Here’s Why GAIL (India) (NSE:GAIL) Has A Meaningful Debt Burden

Warren Buffett famously said, ‘Volatility is far from synonymous with risk.’ It’s only natural to consider a company’s balance sheet when you examine how risky it is, since debt is often involved when a business collapses. We note that GAIL (India) Limited (NSE:GAIL) does have debt on its balance sheet. But the more important question is: how much risk is that debt creating?

What Risk Does Debt Bring?

Generally speaking, debt only becomes a real problem when a company can’t easily pay it off, either by raising capital or with its own cash flow. If things get really bad, the lenders can take control of the business. However, a more common (but still painful) scenario is that it has to raise new equity capital at a low price, thus permanently diluting shareholders. Having said that, the most common situation is where a company manages its debt reasonably well – and to its own advantage. The first step when considering a company’s debt levels is to consider its cash and debt together.

Check out our latest analysis for GAIL (India)

What Is GAIL (India)’s Debt?

As you can see below, GAIL (India) had ₹16.8b of debt at September 2019, down from ₹22.2b a year prior. But it also has ₹23.5b in cash to offset that, meaning it has ₹6.67b net cash.

NSEI:GAIL Historical Debt March 28th 2020
NSEI:GAIL Historical Debt March 28th 2020

How Healthy Is GAIL (India)’s Balance Sheet?

According to the last reported balance sheet, GAIL (India) had liabilities of ₹103.2b due within 12 months, and liabilities of ₹124.3b due beyond 12 months. Offsetting these obligations, it had cash of ₹23.5b as well as receivables valued at ₹59.2b due within 12 months. So its liabilities outweigh the sum of its cash and (near-term) receivables by ₹144.8b.

This deficit isn’t so bad because GAIL (India) is worth ₹329.7b, and thus could probably raise enough capital to shore up its balance sheet, if the need arose. But it’s clear that we should definitely closely examine whether it can manage its debt without dilution. Despite its noteworthy liabilities, GAIL (India) boasts net cash, so it’s fair to say it does not have a heavy debt load!

But the bad news is that GAIL (India) has seen its EBIT plunge 19% in the last twelve months. We think hat kind of performance, if repeated frequently, could well lead to difficulties for the stock. The balance sheet is clearly the area to focus on when you are analysing debt. But ultimately the future profitability of the business will decide if GAIL (India) can strengthen its balance sheet over time. So if you’re focused on the future you can check out this free report showing analyst profit forecasts.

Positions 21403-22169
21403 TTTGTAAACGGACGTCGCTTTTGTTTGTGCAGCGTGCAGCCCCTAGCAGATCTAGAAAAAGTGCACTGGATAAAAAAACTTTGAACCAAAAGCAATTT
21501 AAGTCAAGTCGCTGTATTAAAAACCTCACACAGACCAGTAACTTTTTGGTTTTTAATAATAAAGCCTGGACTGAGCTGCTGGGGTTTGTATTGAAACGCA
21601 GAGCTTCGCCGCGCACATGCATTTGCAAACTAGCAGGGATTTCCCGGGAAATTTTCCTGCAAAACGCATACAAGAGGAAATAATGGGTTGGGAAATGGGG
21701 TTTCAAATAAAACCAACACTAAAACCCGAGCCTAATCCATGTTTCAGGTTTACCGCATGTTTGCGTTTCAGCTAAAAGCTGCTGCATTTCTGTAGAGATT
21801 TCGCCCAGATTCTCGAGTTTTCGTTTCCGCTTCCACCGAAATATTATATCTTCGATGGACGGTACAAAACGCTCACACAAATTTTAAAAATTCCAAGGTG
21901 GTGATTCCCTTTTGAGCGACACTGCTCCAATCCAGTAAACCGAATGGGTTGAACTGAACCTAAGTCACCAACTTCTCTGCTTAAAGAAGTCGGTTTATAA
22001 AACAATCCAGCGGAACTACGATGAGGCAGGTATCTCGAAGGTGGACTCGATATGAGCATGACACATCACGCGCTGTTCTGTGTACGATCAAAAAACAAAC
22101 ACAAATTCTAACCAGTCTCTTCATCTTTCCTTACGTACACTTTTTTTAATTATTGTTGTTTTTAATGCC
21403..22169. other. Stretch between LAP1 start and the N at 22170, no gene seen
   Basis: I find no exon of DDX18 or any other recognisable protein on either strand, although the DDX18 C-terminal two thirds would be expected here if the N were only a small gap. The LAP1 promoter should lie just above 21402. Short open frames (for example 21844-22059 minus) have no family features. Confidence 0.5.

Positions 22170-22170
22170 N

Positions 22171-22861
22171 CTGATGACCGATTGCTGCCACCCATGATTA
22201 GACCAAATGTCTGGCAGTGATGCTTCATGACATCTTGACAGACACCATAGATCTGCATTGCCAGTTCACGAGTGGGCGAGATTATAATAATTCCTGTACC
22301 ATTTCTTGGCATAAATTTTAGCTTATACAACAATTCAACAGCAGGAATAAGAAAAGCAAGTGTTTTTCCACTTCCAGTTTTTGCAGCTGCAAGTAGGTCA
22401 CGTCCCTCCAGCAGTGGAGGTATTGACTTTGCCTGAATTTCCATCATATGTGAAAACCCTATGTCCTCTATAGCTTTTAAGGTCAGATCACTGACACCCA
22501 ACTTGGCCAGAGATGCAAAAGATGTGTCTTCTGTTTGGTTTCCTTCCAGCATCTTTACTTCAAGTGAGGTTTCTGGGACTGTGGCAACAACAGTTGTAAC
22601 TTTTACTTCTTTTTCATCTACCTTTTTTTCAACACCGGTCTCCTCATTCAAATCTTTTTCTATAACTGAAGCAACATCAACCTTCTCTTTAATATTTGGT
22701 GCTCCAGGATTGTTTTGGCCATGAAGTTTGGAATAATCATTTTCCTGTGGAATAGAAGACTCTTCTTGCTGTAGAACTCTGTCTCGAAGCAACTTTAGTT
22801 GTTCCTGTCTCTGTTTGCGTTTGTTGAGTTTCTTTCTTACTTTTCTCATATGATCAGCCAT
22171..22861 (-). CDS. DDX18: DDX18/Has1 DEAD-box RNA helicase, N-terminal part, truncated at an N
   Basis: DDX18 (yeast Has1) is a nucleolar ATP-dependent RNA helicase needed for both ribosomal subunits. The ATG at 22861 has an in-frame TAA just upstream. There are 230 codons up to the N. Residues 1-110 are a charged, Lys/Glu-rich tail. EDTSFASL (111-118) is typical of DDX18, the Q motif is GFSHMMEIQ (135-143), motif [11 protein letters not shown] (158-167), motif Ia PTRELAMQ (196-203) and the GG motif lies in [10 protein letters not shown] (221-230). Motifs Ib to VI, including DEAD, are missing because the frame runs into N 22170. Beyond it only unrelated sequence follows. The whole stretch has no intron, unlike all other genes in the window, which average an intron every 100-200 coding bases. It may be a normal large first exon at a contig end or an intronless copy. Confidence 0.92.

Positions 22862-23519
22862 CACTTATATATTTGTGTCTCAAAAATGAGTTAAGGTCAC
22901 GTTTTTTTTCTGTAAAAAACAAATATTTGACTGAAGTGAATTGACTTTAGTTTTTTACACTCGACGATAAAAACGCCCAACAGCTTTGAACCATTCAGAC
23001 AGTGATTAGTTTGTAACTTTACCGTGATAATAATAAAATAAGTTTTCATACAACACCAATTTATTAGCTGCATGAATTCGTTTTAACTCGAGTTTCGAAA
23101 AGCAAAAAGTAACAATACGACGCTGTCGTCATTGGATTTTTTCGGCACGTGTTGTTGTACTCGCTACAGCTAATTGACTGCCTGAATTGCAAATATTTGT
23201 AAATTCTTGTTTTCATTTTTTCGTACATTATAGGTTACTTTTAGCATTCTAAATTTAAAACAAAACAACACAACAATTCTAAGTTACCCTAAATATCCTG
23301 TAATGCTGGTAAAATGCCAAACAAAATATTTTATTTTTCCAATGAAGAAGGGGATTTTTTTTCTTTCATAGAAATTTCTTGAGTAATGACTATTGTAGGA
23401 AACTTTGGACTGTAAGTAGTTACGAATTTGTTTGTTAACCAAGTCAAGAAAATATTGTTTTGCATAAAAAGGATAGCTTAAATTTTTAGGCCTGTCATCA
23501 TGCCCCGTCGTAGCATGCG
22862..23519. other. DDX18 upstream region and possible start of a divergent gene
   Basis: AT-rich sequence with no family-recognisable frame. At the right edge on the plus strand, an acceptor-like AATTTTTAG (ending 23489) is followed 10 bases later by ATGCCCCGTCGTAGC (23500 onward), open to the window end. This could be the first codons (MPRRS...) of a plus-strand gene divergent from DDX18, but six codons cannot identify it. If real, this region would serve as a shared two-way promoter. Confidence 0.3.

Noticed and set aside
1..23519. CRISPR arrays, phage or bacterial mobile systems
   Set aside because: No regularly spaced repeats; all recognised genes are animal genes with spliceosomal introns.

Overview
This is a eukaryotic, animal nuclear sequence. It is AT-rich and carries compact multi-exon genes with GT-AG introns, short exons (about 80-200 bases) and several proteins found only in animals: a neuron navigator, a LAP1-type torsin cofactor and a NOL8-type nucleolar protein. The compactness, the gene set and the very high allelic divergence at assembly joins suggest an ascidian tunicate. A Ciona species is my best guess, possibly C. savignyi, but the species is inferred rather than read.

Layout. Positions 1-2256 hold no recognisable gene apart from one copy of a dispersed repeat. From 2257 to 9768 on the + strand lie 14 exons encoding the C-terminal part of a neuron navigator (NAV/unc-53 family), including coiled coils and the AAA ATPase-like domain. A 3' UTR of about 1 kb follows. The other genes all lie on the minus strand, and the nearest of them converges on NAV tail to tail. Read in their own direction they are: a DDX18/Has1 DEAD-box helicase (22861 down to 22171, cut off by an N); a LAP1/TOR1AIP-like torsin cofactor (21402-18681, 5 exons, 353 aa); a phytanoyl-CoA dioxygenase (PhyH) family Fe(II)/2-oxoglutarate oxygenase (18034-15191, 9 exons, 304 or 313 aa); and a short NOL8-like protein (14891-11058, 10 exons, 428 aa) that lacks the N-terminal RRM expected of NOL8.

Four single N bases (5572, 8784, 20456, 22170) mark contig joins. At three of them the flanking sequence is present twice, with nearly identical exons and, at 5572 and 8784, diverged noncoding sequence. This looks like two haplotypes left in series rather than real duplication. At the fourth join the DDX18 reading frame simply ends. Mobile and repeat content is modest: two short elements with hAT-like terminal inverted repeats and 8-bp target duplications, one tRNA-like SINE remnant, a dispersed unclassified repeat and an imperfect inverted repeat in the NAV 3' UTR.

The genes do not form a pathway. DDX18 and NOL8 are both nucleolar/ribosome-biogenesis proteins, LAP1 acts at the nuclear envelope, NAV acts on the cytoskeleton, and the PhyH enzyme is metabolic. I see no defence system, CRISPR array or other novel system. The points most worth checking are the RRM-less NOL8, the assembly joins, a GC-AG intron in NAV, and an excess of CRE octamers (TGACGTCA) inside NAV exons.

Finally, a business needs free cash flow to pay off debt; accounting profits just don’t cut it. GAIL (India) may have net cash on the balance sheet, but it is still interesting to look at how well the business converts its earnings before interest and tax (EBIT) to free cash flow, because that will influence both its need for, and its capacity to manage debt. In the last three years, GAIL (India)’s free cash flow amounted to 39% of its EBIT, less than we’d expect. That’s not great, when it comes to paying down debt.

Summing up

While GAIL (India) does have more liabilities than liquid assets, it also has net cash of ₹6.67b. So although we see some areas for improvement, we’re not too worried about GAIL (India)’s balance sheet. When analysing debt levels, the balance sheet is the obvious place to start. But ultimately, every company can contain risks that exist outside of the balance sheet. Take risks, for example – GAIL (India) has 2 warning signs we think you should be aware of.

When all is said and done, sometimes its easier to focus on companies that don’t even need debt. Readers can access a list of growth stocks with zero net debt 100% free, right now.

If you spot an error that warrants correction, please contact the editor at This article by Simply Wall St is general in nature. It does not constitute a recommendation to buy or sell any stock, and does not take account of your objectives, or your financial situation. Simply Wall St has no position in the stocks mentioned.

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